Kareem Estefan, Carin Kuoni, Laura Raicovich (eds.): Assuming Boycott: Resistance, Agency, and Cultural Production (2017)

27 September 2020, dusan

“Boycott and divestment are essential tools for activists around the globe. Today’s organizers target museums, universities, corporations, and governments to curtail unethical sources of profit, discriminatory practices, or human rights violations. They leverage cultural production – and challenge its institutional supports – helping transform situations in the name of social justice.

The refusal to participate in an oppressive system has long been one of the most powerful weapons in the organizer’s arsenal. Since the days of the 19th century Irish land wars, when Irish tenant farmers defied the actions of Captain Charles Boycott and English landlords, “boycott” has been a method that’s shown its effectiveness time and again. In the 20th century, it notably played central roles in the liberation of India and South Africa and the struggle for civil rights in the U.S.: the 1955 Montgomery bus boycott is generally seen as a turning point in the movement against segregation.

Assuming Boycott is the essential reader for today’s creative leaders and cultural practitioners, including original contributions by artists, scholars, activists, critics, curators and writers who examine the historical precedent of South Africa; the current cultural boycott of Israel; freedom of speech and self-censorship; and long-distance activism. Far from withdrawal or cynicism, boycott emerges as a productive tool of creative and productive engagement.

Including essays by Nasser Abourahme, Ariella Azoulay, Tania Bruguera, Noura Erakat, Kareem Estefan, Mariam Ghani with Haig Aivazian, Nathan Gray and Ahmet Öğüt, Chelsea Haines, Sean Jacobs, Yazan Khalili, Carin Kuoni and Laura Raicovich, Svetlana Mintcheva, Naeem Mohaiemen, Hlonipha Mokoena, John Peffer, Joshua Simon, Ann Laura Stoler, Radhika Subramaniam, Eyal Weizman and Kareem Estefan, and Frank B. Wilderson III.”

Publisher OR Books, New York, 2017
ISBN 9781944869434, 1944869433
276 pages

Reviews: Rebecca Wolff (H-AMCA, 2018), Kim Jensen (Mondoweiss, 2017), Marguerite Dabaie (Electronic Intifada, 2017), Robert Bryan (Tribes, 2017).

Series of seminars (Vera List Center, 2015, with videos)
Book launch (New School, 2017, with video)

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Publisher
WorldCat

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Making & Breaking, 1: Cultural Production and Social Change (2019)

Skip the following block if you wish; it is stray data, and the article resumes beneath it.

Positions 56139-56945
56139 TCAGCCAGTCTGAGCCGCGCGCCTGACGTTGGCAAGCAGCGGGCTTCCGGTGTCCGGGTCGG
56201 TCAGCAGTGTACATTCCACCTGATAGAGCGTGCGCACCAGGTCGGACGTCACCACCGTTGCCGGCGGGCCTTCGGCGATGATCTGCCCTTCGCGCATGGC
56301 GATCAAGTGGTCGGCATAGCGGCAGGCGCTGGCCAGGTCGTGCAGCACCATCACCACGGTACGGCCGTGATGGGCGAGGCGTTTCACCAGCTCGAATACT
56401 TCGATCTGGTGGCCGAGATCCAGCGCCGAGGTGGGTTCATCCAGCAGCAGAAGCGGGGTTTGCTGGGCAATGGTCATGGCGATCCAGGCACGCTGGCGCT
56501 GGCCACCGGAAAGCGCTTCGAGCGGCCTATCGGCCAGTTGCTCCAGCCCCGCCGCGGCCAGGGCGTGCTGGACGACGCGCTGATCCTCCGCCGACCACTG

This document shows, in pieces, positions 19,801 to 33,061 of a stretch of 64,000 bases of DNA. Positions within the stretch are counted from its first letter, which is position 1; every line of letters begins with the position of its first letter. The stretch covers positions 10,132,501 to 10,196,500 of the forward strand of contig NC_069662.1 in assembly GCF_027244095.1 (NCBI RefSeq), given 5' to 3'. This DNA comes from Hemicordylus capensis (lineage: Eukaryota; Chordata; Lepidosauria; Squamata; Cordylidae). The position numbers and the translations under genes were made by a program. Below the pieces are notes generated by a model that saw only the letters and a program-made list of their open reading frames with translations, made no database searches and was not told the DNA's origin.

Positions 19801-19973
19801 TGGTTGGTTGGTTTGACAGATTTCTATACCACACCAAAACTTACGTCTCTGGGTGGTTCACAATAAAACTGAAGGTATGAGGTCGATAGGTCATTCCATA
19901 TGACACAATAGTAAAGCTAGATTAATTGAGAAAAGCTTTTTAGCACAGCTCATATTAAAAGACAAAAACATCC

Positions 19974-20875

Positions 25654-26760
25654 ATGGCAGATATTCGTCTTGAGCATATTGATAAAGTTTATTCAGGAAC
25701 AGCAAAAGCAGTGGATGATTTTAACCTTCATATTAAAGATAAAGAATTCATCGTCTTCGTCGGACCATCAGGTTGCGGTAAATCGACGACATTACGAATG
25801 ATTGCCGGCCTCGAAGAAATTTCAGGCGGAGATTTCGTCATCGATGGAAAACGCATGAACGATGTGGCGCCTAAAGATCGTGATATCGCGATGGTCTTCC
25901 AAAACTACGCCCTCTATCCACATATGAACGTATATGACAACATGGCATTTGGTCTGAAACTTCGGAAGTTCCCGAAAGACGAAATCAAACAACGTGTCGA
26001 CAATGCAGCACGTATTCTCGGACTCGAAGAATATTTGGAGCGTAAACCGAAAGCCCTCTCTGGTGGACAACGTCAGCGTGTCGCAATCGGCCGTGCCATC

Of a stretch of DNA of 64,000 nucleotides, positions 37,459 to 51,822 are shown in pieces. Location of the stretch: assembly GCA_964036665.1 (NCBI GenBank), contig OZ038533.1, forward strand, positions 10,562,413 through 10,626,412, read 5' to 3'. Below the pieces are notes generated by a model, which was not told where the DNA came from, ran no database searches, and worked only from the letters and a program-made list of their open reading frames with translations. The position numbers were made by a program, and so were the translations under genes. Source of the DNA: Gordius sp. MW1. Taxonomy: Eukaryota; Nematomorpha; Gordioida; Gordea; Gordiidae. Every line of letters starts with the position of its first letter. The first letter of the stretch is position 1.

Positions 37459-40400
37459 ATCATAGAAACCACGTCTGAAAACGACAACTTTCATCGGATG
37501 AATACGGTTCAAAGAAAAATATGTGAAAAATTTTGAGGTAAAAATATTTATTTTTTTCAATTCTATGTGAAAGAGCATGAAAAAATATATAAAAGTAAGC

1 July 2019, dusan

“The first issue of Making & Breaking delves into questions on the role of cultural production as a contributing force for emancipatory social transformation. This is an urgent and difficult question today, given the ways through which much cultural production lubricates neoliberal operations since the 1980’s (especially it’s spurring of inequality); including the plight of critical practices whose modes of antagonism are frequently subsumed. As a result of decades-long policies, many systems of cultural production increasingly mirror or inadvertently participate in ideological machines supporting the status quo, foreclosing on just resource distribution, human well-being, not to mention our very planet.

It is against these tendencies that Making & Breaking probes modes of cultural production that engage with questions of social transformation. How can our current models for understanding art and cultural production be refashioned, and reconceived to live up to the claims of contributing to debates on social betterment? How can they help to redirect libidinal energies, that are often today co-opted by what Mark Fisher termed digital machines of “consciousness deflation”, to take on new formulations of futural desire and attachment? How does the category of human experience figure in our global plight, in view of the impersonalization that comes with increasing complexity?

In the first issue of Making & Breaking artists, curators and theorists reflect on these questions across a wide spectrum of cultural production and geographies.” (from the Introduction)

Contributions by Dulcie Abrahams Altass, Benjamin Busch, Florian Cramer, Katherine Cross, Max Dovey, Rhian E. Jones, Arjen Mulder, and Patricia Reed.

Edited by Sebastian Olma and Patricia Reed
Publisher Centre of Applied Research for Art, Design and Technology (Caradt), Avans University, January 2019

Issue launch

HTML, PDFs

David Blamey, Brad Haylock (eds.): Distributed (2018)

22 June 2018, dusan

“The power of knowledge lies not only in generating ideas, but also in controlling their dispersion. For those who would seek to influence others, the dissemination of ideas is paramount. For those looking to protect the fruits of intellectual labor for reasons of profit or ethics, distribution is something to control. Either way, distribution is a key concern across the spectrum of cultural production, particularly at a time when digital networks have facilitated an unprecedented access to audiences.

Bringing together contributors from a variety of backgrounds, Distributed presents the act of distribution as a subject of significant social and economic importance and argues that it merits serious creative consideration. From the attention-seeking impulse of the “influencer” to the democratization of art via books, performances, videos or sound, the increased urge to disseminate is explored here as an elemental phenomenon of our time.”

Texts by Ahmed Ansari, Stuart Bertolotti-Bailey, Justin Clemens, Alex Coles, Jonathan Lindley, Neil Cummings, Arnaud Desjardin, Markus Miessen, Sean Dockray & Benjamin Forster, Billie Muraben, Patricia Reed, Adrian Shaughnessy, Freek Lomme, Eva Weinmayr, et al.

Publisher Open Editions, London, 2018
ISBN 9780949004093
252 pages

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